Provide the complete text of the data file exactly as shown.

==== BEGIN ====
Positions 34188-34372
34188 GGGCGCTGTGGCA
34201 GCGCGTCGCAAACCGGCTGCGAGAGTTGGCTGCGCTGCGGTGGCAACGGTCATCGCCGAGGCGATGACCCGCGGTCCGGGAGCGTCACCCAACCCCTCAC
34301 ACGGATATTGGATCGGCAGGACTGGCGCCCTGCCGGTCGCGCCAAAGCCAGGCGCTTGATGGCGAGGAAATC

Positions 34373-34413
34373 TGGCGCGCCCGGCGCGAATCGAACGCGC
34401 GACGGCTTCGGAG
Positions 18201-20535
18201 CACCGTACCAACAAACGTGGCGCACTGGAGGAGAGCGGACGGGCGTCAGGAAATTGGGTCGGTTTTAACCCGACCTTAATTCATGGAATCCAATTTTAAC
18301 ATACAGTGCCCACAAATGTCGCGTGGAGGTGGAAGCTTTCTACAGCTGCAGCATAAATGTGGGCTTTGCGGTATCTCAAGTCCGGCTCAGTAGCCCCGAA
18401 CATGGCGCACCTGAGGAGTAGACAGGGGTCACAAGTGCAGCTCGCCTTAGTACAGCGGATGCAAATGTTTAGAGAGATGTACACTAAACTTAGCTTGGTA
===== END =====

Positions 34188-34372
34188 GGGCGCTGTGGCA
34201 GCGCGTCGCAAACCGGCTGCGAGAGTTGGCTGCGCTGCGGTGGCAACGGTCATCGCCGAGGCGATGACCCGCGGTCCGGGAGCGTCACCCAACCCCTCAC
34301 ACGGATATTGGATCGGCAGGACTGGCGCCCTGCCGGTCGCGCCAAAGCCAGGCGCTTGATGGCGAGGAAATC

Positions 34373-34413
34373 TGGCGCGCCCGGCGCGAATCGAACGCGC
34401 GACGGCTTCGGAG
Positions 18201-20535
18201 CACCGTACCAACAAACGTGGCGCACTGGAGGAGAGCGGACGGGCGTCAGGAAATTGGGTCGGTTTTAACCCGACCTTAATTCATGGAATCCAATTTTAAC
18301 ATACAGTGCCCACAAATGTCGCGTGGAGGTGGAAGCTTTCTACAGCTGCAGCATAAATGTGGGCTTTGCGGTATCTCAAGTCCGGCTCAGTAGCCCCGAA
18401 CATGGCGCACCTGAGGAGTAGACAGGGGTCACAAGTGCAGCTCGCCTTAGTACAGCGGATGCAAATGTTTAGAGAGATGTACACTAAACTTAGCTTGGTA